When the MeToo movement was exploding in the United States, and I was watching it here as an American, as an American, I think of myself as a feminist. I think of myself as angry about all the men who probably did the wrong thing with me when I was early in my career. I think of the newsrooms where creepy men said horrible things, and we all put up with a lot before these brave women stopped it. But in Italy, it's not like that. You are not allowed to be so hard for me to explain it. I remember after living in Italy for the first couple of years, and I would go home to the United States, or I would go to Canada with my husband's family, and I would think to myself, oh, these women, they're dressed in more masculine clothes in Italy. Everyone's sexy and everyone's half undressed. And I was thinking, Why is that? I remember it being a really strange thing and thinking, well, because in the United States, we have to be equal to men. We can't be dressed as this or that. We can't be too seductive. And then I realized, as the longer I lived here or I have Stockholm syndrome or whatever, that women dress seductively and sexy because it's a way to have power over men. It's not to titillate them. It's like, oh, I know how to get you. I know how to manipulate you. I'll get a discount. Yeah, unbutton a button sort of thing. It's a strange mentality, but it's because in schools and starting when they're very young, there's such a differentiation between the genders. And I saw with my two sons growing up as macho man in Italy, I remember thinking, my husband didn't ever drive. I always drove. And I remember my kids saying, why can you just let dad drive? And I'm like, Well, I'm a better driver first, so I'm going to drive. And he didn't like to drive in the wrong traffic. And the boys were just like, mom, my mom is the only one that drives. Kind of thing like, what are you doing? Why are you bucking the system here? But they also were taught from a very early age that they opened the door for a woman, they're going to pay for a date. They're going to do all these sorts of things that I think last time in the United States and Canada, certainly for many, many years. But when my older son went to Vancouver, to university, and he asked a girl out on a date, and I remember him calling me and him saying, I said, how was the date? It was nice. And he said, no, she didn't dress up. She was wearing, like, sweatpants. And I thought, okay, this is a teaching moment. I don't know what it is, but I'm sure I'm supposed to say the right thing. And I said, well, she's in Canada. She doesn't have to dress up in Italy. He said, but I dressed up. I looked really nice. And then she wanted to split. She wouldn't let me pay because then she thought, I'd expect something. And he's going on and on about all the things he had learned in the society in which people take for granted as sort of the male role and the female role here and all of that. And I thought he really learned it despite being a family where mom drove and worked and chased him off yet and went to earthquakes and all these sorts of things. It was ingrained in him because of the playground activities, because of the way they spoke, because of going out, because of all those things. But when you look at it in other contexts, italians, you will never see an Italian guy try to get a girl's arm to take advantage of her. It's just like a weird respect in that you'll never see the kind of things you see in North America in that context. You'll see a young man opening the door for a woman and he doesn't know an older woman carrying the groceries up the stairs. They do this sort of thing, which maybe we can look at as a weakness, but you have to look at it from where I'm coming from as the way society is built, and that's the context in which this operates. And so when you look at Mafia women or any other sort of sector here, you have to look at the greater context. We can't put our North American, canadian American glasses on to look at Italy. You have to say, okay, this is Italy, and this is where it's happening. And I tried to do that in the book in the sense that when you talk about the Me Too movement within the Mafia and with organized crime, you can't separate it from in general, you can't separate it from the Italian greater society, which is just the way it is, and it's not going to change. It's been here a lot longer than many other societies the women of ill repute.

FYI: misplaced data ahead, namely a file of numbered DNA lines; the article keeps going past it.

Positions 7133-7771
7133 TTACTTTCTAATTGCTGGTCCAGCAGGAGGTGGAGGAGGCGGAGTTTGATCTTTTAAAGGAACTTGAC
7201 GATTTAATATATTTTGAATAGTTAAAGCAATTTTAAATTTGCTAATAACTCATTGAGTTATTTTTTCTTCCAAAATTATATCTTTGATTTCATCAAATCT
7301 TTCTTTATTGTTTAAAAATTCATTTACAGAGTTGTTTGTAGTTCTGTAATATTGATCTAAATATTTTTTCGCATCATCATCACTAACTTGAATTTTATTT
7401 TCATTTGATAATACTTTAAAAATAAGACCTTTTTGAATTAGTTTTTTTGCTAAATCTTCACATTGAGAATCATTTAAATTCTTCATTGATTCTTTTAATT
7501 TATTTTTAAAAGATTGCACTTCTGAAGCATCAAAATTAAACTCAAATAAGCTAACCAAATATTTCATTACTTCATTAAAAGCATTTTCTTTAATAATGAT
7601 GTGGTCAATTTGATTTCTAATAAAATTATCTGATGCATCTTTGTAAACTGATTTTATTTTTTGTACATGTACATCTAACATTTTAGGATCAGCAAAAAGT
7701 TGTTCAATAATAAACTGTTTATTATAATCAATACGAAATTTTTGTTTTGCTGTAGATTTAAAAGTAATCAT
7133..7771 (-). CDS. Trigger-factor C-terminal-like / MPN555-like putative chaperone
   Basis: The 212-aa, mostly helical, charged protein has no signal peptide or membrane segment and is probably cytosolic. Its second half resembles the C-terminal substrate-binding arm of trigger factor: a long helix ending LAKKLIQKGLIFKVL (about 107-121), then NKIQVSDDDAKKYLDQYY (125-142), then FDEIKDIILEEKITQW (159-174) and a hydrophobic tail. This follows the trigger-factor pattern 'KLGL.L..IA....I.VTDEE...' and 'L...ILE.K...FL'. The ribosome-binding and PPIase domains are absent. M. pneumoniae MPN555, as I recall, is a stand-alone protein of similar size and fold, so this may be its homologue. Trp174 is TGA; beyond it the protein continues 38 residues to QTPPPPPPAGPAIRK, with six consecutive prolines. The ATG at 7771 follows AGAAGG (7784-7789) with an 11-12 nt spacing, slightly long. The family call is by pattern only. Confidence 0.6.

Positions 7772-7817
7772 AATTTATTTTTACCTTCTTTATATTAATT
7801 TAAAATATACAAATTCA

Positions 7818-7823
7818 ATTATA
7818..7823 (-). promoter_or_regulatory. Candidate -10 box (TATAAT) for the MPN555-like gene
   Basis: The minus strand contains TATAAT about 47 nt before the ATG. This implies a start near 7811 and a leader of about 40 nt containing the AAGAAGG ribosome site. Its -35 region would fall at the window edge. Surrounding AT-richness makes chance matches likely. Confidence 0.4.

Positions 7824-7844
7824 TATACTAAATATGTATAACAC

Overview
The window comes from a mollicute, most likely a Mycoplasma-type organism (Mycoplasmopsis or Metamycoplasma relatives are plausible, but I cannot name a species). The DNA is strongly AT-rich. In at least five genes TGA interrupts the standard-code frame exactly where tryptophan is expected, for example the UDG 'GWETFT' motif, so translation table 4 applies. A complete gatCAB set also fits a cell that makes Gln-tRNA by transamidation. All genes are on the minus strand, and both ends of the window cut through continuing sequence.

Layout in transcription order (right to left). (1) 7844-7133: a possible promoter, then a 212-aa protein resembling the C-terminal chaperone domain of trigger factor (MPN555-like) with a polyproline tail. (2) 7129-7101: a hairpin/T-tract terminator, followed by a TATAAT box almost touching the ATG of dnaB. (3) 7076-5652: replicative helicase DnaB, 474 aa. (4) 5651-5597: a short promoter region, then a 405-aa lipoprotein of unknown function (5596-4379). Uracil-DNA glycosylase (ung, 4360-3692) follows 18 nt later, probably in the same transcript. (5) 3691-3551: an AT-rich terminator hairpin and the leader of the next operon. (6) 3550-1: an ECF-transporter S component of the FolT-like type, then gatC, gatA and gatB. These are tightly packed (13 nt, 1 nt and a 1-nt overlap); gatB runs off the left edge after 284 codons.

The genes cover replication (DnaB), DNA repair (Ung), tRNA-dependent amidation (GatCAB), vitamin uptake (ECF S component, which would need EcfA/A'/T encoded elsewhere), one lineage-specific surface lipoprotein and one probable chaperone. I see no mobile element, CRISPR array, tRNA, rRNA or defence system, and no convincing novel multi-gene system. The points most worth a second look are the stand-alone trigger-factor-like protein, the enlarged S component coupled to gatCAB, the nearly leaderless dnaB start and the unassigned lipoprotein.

Speaker 2 00:22:49